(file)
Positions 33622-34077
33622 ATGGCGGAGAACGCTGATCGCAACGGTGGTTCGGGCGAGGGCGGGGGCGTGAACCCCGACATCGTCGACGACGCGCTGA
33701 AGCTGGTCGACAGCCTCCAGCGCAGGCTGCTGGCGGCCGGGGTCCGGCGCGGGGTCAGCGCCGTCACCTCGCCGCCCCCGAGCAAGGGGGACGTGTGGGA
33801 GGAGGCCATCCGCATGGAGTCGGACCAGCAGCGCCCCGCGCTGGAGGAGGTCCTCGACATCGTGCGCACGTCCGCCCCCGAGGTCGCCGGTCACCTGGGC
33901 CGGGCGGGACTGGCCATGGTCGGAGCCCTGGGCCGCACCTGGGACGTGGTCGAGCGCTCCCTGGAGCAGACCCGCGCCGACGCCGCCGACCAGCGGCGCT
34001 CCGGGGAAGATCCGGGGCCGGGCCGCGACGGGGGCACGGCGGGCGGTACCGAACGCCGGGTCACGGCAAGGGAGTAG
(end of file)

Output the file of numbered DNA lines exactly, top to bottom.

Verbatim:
Positions 33622-34077
33622 ATGGCGGAGAACGCTGATCGCAACGGTGGTTCGGGCGAGGGCGGGGGCGTGAACCCCGACATCGTCGACGACGCGCTGA
33701 AGCTGGTCGACAGCCTCCAGCGCAGGCTGCTGGCGGCCGGGGTCCGGCGCGGGGTCAGCGCCGTCACCTCGCCGCCCCCGAGCAAGGGGGACGTGTGGGA
33801 GGAGGCCATCCGCATGGAGTCGGACCAGCAGCGCCCCGCGCTGGAGGAGGTCCTCGACATCGTGCGCACGTCCGCCCCCGAGGTCGCCGGTCACCTGGGC
33901 CGGGCGGGACTGGCCATGGTCGGAGCCCTGGGCCGCACCTGGGACGTGGTCGAGCGCTCCCTGGAGCAGACCCGCGCCGACGCCGCCGACCAGCGGCGCT
34001 CCGGGGAAGATCCGGGGCCGGGCCGCGACGGGGGCACGGCGGGCGGTACCGAACGCCGGGTCACGGCAAGGGAGTAG